“Paperairplane”:http://www.paperairplane.us/ looks _very_ interesting (link courtesy of “Die Puny Humans”:http://www.diepunyhumans.com/archives/000161.html). Based on JXTA technology, it is a Mozilla plugin (here’s hoping Firefox is supported too) which allows the development of decentralized communities. The content is stored and served from individuals machines, hopefully providing the ability for individuals to setup communities where they would otherwise be restricted form doing so (either due to commercial or political reasons). I was a big fan of the “peek-a-booty”:http://www.peek-a-booty.org/ project, originally launched with much fanfare, that attempted to provide methods for sharing information that could not be blocked by governments, however little has materialized since the project was first announced over two years ago. Paperairplane seems to of made at least one of the same mistakes as peekabooty – it has announced a project without anything to actually show for it (the java.net website for the project contains the usual “We’ll post code when we have it” type message). From the peekabooty Lessons Learned doc (PDF):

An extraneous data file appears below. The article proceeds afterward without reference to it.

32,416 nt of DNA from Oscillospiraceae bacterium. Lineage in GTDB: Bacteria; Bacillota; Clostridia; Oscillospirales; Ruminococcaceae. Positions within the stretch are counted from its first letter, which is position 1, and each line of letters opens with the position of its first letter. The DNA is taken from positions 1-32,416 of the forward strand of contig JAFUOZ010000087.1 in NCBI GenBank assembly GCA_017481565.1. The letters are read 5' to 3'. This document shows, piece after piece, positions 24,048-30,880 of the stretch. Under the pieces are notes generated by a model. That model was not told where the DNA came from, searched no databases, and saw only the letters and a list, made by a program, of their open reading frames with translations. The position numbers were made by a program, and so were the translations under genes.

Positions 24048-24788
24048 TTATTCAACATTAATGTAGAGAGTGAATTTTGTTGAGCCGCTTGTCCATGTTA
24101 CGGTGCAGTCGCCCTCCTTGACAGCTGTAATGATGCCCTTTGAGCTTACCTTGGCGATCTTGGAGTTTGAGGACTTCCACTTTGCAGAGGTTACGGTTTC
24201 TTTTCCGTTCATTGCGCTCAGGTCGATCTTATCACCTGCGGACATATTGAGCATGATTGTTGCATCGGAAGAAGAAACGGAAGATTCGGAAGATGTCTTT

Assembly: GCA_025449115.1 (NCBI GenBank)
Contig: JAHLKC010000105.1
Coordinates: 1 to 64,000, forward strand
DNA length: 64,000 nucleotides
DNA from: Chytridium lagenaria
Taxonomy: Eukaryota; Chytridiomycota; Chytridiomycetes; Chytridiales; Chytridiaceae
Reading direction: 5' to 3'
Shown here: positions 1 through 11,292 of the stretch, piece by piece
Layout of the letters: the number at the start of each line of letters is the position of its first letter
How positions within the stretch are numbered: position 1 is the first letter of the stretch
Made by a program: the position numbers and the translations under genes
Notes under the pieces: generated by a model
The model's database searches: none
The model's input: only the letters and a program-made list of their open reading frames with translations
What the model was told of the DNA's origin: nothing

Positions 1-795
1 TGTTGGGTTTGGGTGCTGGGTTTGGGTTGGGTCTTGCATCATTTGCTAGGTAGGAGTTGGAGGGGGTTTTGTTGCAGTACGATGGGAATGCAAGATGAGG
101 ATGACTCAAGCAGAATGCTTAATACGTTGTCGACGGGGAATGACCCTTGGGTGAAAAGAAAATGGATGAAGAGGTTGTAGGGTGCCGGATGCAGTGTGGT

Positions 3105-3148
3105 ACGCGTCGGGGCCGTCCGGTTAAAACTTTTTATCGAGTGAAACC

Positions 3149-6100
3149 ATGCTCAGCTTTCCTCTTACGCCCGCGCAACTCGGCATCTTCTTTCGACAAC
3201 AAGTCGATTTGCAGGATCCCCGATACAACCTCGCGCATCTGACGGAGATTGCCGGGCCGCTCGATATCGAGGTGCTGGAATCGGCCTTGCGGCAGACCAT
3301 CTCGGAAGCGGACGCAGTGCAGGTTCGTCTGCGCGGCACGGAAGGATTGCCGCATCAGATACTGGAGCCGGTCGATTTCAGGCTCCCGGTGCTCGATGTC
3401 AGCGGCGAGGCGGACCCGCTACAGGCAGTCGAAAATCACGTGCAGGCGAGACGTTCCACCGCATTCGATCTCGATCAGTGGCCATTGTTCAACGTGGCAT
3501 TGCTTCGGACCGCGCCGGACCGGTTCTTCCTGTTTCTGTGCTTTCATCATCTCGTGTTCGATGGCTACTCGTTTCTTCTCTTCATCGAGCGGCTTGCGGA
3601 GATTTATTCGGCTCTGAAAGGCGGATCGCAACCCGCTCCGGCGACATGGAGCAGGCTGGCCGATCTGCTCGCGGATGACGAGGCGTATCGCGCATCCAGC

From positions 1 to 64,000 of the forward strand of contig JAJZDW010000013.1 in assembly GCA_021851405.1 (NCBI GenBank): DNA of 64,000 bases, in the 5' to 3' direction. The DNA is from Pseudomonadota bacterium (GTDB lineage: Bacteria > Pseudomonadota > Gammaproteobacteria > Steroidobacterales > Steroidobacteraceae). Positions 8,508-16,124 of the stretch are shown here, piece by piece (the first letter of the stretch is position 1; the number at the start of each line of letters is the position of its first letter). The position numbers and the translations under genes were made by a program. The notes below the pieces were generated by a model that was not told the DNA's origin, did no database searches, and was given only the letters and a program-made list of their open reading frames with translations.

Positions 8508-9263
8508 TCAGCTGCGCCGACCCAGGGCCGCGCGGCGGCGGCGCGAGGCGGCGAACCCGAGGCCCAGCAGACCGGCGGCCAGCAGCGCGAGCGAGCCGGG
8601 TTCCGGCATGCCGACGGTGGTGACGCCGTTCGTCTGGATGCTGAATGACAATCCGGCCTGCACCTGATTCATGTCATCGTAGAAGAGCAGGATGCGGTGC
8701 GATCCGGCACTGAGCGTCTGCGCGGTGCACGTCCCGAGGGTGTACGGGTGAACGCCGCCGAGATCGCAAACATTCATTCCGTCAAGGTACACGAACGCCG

What did I learn from the first version of Peekabooty?

1. Don’t release before it does something useful.
This lesson is recounted in Open Sources: Voices from the Open Source
Revolution as well as other places. I had even read about this rule before we
released, but I had to learn it for myself. If you release too soon, you spend a
lot of your time answering emails instead of developing.

I hope that the paperairplanes project manages to produce some actual usable code, and doesn’t join the ranks of other vapourware OS projects like peekabooty (and many of my own). If it can, then it will undoubtedly prove useful in a world where censorship is on the rise.